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Carroll County native Brandon Tomlinson finishing new album of songs he hopes will make people ‘super happy’

Brandon Tomlinson dreams of making music that makes people happy.

Influenced by alternative pop bands like OneRepublic and The 1975, he creates bright, upbeat, pop music inspired by his childhood in Hampstead.

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As a graduate of North Carroll High School, he describes his music as “nostalgic,” hoping to take listeners back to the carefree days of their teenage years.

Now 32, Tomlinson is moving forward in his career — his new music video is set to be released Friday — and is in the process of recording his debut album, “Younger Days.”

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Although music is a big part of his life today, he said it was not always that way.

Brandon Tomlinson, of Hampstead, is in the process of recording a new album, "Younger Days."
Brandon Tomlinson, of Hampstead, is in the process of recording a new album, "Younger Days." (Courtesy photo)

Growing up, he said he spent most of his time outdoors playing sports and went on to play football in college.

It was not until eight years ago, when he found himself singing in a karaoke bar and meeting a casting director from NBC’s Emmy Award-winning singing competition show, “The Voice,” and making it to the top 200, did he decide to pursue music full-time.

“Once I did that experience, I [realized] maybe I can sing a little bit,” he said.

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Driven by his newfound passion, he later formed a band called Civil City, with whom he performed for about four years.

In 2019, he released his first solo EP, “XXVII,” and a music video for his song, “TYFG,” which was filmed in Hampstead at the former North Carroll High School, which closed in 2016.

Since then, he has released five singles, “Waffles,” “Why Do I Do This,” “Love Somebody,” “Graveyard” and “Giving Up,” and five music videos, one of which was filmed at Hackney Haunts at TownMall of Westminster.

Tomlinson said his time living in Carroll greatly influenced his music.

Now married to his high school sweetheart, Rachel, and raising their three kids — London, Berlin and Rome — in Hampstead, he said the album tells the story of growing up and the highs and lows of life.

Brandon Tomlinson, of Hampstead, is in the process of recording a new album, "Younger Days."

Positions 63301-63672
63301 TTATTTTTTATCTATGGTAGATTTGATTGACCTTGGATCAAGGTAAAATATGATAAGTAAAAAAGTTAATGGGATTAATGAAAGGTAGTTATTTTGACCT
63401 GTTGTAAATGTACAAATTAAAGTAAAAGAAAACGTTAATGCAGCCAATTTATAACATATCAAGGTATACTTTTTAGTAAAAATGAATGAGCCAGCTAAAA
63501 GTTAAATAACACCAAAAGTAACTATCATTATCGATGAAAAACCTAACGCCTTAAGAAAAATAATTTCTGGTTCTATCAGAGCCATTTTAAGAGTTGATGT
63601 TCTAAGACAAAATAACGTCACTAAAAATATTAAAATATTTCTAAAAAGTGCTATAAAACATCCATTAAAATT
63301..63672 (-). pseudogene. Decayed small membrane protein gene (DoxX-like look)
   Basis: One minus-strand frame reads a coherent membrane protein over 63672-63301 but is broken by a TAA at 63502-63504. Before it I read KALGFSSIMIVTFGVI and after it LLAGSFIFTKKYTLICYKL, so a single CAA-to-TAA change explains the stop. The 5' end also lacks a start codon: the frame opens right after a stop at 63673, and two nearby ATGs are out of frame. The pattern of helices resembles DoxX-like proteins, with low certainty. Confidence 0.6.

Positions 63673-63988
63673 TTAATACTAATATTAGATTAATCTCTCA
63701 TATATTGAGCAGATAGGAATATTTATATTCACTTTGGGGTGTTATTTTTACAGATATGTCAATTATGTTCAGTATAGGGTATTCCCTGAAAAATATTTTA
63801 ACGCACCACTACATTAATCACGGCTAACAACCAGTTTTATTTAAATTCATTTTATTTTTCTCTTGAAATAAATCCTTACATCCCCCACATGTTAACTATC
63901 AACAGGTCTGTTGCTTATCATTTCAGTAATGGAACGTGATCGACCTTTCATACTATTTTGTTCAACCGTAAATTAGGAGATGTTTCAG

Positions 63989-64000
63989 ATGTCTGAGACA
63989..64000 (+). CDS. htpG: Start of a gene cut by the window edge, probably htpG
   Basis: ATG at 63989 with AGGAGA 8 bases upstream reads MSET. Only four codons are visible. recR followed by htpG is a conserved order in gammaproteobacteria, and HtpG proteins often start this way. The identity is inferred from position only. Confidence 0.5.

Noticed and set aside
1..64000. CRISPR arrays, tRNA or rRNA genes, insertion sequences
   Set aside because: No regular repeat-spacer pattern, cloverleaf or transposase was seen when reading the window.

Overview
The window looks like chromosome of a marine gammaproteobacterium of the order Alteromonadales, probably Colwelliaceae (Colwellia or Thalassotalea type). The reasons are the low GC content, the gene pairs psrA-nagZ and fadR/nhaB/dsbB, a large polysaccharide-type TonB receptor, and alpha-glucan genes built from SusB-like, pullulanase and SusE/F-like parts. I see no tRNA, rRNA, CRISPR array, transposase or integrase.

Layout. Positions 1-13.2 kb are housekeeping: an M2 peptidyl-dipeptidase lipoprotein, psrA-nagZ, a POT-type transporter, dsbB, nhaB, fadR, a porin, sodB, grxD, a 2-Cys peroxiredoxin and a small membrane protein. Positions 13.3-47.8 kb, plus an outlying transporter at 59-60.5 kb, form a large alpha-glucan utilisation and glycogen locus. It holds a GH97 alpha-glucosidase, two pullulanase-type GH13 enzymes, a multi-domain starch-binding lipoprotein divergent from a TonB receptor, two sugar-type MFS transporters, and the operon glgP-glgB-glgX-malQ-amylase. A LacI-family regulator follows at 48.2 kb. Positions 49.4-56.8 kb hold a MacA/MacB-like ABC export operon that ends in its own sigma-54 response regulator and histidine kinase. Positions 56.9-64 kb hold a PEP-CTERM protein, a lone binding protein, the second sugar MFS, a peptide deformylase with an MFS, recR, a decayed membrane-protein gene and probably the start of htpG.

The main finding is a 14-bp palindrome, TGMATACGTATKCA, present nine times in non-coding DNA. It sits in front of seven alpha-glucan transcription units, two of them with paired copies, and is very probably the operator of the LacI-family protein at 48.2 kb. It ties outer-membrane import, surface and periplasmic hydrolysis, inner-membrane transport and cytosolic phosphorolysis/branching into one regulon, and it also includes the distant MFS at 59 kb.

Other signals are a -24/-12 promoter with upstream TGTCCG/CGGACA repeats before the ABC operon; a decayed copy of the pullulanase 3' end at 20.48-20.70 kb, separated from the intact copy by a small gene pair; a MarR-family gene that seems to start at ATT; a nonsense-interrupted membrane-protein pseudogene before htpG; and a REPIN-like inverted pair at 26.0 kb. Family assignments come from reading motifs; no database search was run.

Brandon Tomlinson, of Hampstead, is in the process of recording a new album, "Younger Days." (Courtesy photo)

“Growing up in Carroll County definitely bleeds through in my music because I’m singing about my younger days and the evolution of life,” he said. “I’m constantly trying to capture those moments that you don’t really ever experience again in songs and make people think back to those times that were some of the best times in your life.”

The album will have 11 songs and is being produced by Danny Stillman, from the band 888, and Apollo III, a record label based in Malibu, California.

Stillman, who has been working with Tomlinson for about five years said it has been a great experience working with him on the album.

“Brandon is a genuine guy who puts his heart and soul into his music and I think anyone who listens to this album will be able to feel that,” he said. “We were lucky enough to also get to film a music video together when he was recording in Colorado. Brandon comes alive on stage and thrives in front of cameras. As a musician, he’s truly the full package.”

The music video for his song, “Way Up,” will be released Friday.

Tomlinson said listeners can expect to hear songs about life that are honest and relatable.

“I hope [listeners] find something in [the album] that makes them super happy and will make their day better,” he said. “It’s always been my goal for my music to hit home with people and make them feel happy.”

“Younger Days,” will be available on all music platforms this fall.

Brandon Tomlinson performs via live stream in April 2020 in an effort to buy meals for critical care staff at Carroll Hospital during the early days of the coronavirus pandemic.
Brandon Tomlinson performs via live stream in April 2020 in an effort to buy meals for critical care staff at Carroll Hospital during the early days of the coronavirus pandemic. (Courtesy Photo)

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